Dangerous New Mexico wildfire menaces historic city
LAS VEGAS, N.M., May 2 (Reuters) - Hundreds of households in the historic New Mexico city of Las Vegas were told to evacuate on Monday as fierce winds and drought pushed the largest active wildfire in the United States closer to town.
The blaze has scorched more than 121,000 acres (49,000 hectares), or more than half the area of New York City, tearing through centuries-old settlements and vacation homes in forested mountains 30 miles (48 kilometers) northeast of Santa Fe.
The fire is the most destructive of a dozen blazes in the Southwest that scientists say are more widespread and arriving earlier this year due to climate change.
In northwest Las Vegas, families packed trucks with boxes of photos and heirlooms and loaded livestock onto trailers, heeding police warnings for residents to get out of the area.
David Lopez, 31, chose to stay and defend his family's two trailer homes, wetting down the earth with a hose and raking away dead grass to create a fire break.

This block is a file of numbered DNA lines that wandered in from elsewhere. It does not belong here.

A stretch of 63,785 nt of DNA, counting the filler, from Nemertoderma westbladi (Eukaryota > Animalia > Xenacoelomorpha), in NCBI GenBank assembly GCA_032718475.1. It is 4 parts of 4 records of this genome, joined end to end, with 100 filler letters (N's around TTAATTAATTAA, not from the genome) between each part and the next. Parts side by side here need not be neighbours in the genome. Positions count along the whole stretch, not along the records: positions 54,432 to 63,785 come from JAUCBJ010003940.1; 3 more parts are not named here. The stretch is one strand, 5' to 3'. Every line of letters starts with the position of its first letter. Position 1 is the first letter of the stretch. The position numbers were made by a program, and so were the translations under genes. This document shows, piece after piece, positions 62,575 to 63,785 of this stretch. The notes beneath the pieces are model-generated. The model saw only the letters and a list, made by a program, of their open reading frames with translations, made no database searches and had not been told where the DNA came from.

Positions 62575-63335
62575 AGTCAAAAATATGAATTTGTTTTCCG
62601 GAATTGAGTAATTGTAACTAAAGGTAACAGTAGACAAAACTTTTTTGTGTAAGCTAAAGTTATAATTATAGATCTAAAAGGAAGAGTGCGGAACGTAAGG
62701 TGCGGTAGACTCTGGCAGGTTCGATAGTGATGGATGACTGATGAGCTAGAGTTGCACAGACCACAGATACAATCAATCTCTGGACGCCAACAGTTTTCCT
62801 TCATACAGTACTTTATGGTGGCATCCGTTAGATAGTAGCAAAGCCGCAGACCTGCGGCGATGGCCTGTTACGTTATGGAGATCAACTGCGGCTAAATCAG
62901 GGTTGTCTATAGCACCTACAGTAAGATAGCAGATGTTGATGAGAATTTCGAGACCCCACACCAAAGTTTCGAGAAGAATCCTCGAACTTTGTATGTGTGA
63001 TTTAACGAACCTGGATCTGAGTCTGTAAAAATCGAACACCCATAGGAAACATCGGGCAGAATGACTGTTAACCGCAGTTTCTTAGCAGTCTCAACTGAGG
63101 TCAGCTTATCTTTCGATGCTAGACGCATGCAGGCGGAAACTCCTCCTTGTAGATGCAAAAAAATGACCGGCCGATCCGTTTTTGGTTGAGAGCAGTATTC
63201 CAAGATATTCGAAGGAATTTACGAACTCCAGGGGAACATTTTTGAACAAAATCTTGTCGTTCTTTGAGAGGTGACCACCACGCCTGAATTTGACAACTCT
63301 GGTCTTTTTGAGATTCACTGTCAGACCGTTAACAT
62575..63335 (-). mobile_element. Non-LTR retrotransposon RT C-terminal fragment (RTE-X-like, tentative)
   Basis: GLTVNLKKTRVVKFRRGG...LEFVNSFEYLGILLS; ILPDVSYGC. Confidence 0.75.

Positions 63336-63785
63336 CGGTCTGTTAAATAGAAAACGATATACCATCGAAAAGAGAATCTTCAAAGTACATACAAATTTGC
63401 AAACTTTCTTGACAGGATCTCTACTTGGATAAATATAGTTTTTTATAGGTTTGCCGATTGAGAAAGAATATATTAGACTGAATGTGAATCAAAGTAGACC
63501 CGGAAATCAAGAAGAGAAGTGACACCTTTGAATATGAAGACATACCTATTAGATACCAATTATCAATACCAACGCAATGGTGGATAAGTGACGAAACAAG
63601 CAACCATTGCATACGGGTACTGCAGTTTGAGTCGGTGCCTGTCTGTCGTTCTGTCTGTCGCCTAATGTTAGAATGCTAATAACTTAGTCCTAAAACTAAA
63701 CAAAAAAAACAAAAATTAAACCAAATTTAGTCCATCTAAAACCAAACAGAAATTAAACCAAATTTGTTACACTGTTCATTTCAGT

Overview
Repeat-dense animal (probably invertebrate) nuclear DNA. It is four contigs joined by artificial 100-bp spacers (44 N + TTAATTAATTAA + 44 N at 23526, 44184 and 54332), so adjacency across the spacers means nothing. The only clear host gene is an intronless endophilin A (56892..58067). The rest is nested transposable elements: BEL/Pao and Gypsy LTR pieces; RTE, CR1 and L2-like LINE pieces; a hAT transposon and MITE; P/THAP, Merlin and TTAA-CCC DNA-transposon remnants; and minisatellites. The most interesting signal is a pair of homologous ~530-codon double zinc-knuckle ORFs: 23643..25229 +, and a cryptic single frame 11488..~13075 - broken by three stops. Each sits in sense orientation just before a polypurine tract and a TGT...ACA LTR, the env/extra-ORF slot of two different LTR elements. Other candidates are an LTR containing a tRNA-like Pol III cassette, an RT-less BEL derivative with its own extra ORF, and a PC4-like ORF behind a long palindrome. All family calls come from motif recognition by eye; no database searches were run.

"This is all I have - I worked really hard for it," said the 31-year-old mechanic, who said he planned to flee once flames got within a quarter of a mile of him.
By late afternoon winds dropped, slowing the fire and preventing further evacuations in the city of 14,000.
"We didn't have that big hard push into Las Vegas proper," Incident Commander Dave Bales told a briefing.
Winds were forecast to shift to the north on Tuesday, pushing fire towards the villages of Mora and Cleveland at the top end of a 20-mile-long blaze already the third largest in New Mexico history.
But on Wednesday winds were expected to turn and blow the fire back towards Las Vegas, a pattern that would mostly prevail until Saturday.
"It's kind of a waiting game, we're at the mercy of the weather," said San Miguel County Manager Joy Ansley.
Burning since April 6, the fire has destroyed hundreds of properties and forced the evacuation of dozens of settlements, but there have been no reports of fatalities.
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